Justice is that which breaks us out of the cycle of vengeance. It achieves a higher vision that considers motives (and not just actions), causes (and not just effects), purposes (and not just naked facts). The triumph of justice does not signify the total defeat of vengeance, but its transformation into something beneficent.

Author’s Introduction: Imagine if Homer, Virgil, Dante, Chaucer, and the other great poets of ancient Greece, Rome, and the Middle Ages had been given the gift, not only to peer into the twenty-first century, but to correspond with we who live in that most confusing and rudderless of centuries. Had it been in their power to do both of those things, what might they say to us? How would they advise us to live our lives? What wisdom from their experience and from their timeless poems might they choose to pass down to us?

Aeschylus: On Justice

I am glad to see that you live in a world of laws. Your courts, your lawyers, and your juries all work together to ensure equal justice to all. You should be proud of yourselves for moving past arbitrary judges and personal vengeance to establish an objective, impartial system that protects the rights of all citizens, that declares people innocent until proven guilty, and that metes out fair punishments.

Still, I wonder if you truly understand and appreciate the meaning of justice.

Are you grateful that you have escaped from cycles of vengeance? Do you realize just how blessed you are? Do you know that blood begets blood which begets yet more blood? I’m sure you know this in your head, but have you tried to imagine a world where revenge, once started, cannot be stopped?

You are an optimistic people, and that is good so far as it goes. But are you aware of the darkness that dwells within each of us? Have you ever caught sight of those Furies that feed on our rage and spur us on to violence and despair? There is a disease in our blood that would tear down all that is good and true and beautiful, that would even turn against those it purports to love. Man has the capacity to build, but his capacity for self-destruction is almost as strong.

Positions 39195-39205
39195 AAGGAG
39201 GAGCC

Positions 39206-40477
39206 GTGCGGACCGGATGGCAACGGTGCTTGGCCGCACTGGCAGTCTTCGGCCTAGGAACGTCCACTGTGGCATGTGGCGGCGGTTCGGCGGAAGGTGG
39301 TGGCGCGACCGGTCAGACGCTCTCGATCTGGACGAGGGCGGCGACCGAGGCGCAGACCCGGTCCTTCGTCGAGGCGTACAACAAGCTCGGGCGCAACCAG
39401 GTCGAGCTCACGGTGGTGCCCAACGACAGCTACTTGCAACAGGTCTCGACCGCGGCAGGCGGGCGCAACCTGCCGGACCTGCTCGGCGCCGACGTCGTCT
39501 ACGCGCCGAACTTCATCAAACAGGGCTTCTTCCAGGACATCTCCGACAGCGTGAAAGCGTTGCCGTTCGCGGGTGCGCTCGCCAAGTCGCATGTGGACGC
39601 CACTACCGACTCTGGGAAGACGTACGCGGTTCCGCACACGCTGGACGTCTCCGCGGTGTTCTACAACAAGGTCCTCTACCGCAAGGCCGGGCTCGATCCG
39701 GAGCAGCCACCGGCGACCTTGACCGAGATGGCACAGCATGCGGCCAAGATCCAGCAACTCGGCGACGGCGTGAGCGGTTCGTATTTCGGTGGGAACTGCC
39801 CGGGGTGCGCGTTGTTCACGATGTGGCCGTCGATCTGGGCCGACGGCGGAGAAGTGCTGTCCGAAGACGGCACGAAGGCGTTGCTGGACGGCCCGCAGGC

Until you understand this, you will not understand how great our need is for justice. For justice is more than a legal system; it represents a state of mind opposed to vengeance. Revenge rises up from subterranean depths to draw everyone and everything into its ever-tightening net. Justice descends from above with healing in its wings. Vengeance is old and primal and clings to the past; justice is young and fresh and hopeful and looks forward to a world free from bloodguilt and the slaughter of innocents.

Justice is that which breaks us out of the cycle of vengeance. It achieves a higher vision that considers motives (and not just actions), causes (and not just effects), purposes (and not just naked facts). The triumph of justice does not signify the total defeat of vengeance, but its transformation into something beneficent. Left to its own devices, vengeance means the end of civilization. Seen through the eyes of justice, vengeance means respect for the value of human life.

Let your justice be objective, removed, and abstract, but do not think therefore that the darkness within can be ignored. True justice must ever pay tribute, both to our capacity for reason and virtue and to our propensity for violence and vice.

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Consider my Orestes. His father, Agamemnon, was treacherously killed by his wife, Clytemnestra, and her lover, Aegisthus. After that terrible deed, Orestes was sent into exile and grew to manhood. When he came of age, the great god Apollo compelled him to return home and take vengeance for his murdered father. Faithful to the god, Orestes returned and killed both his mother and her lover.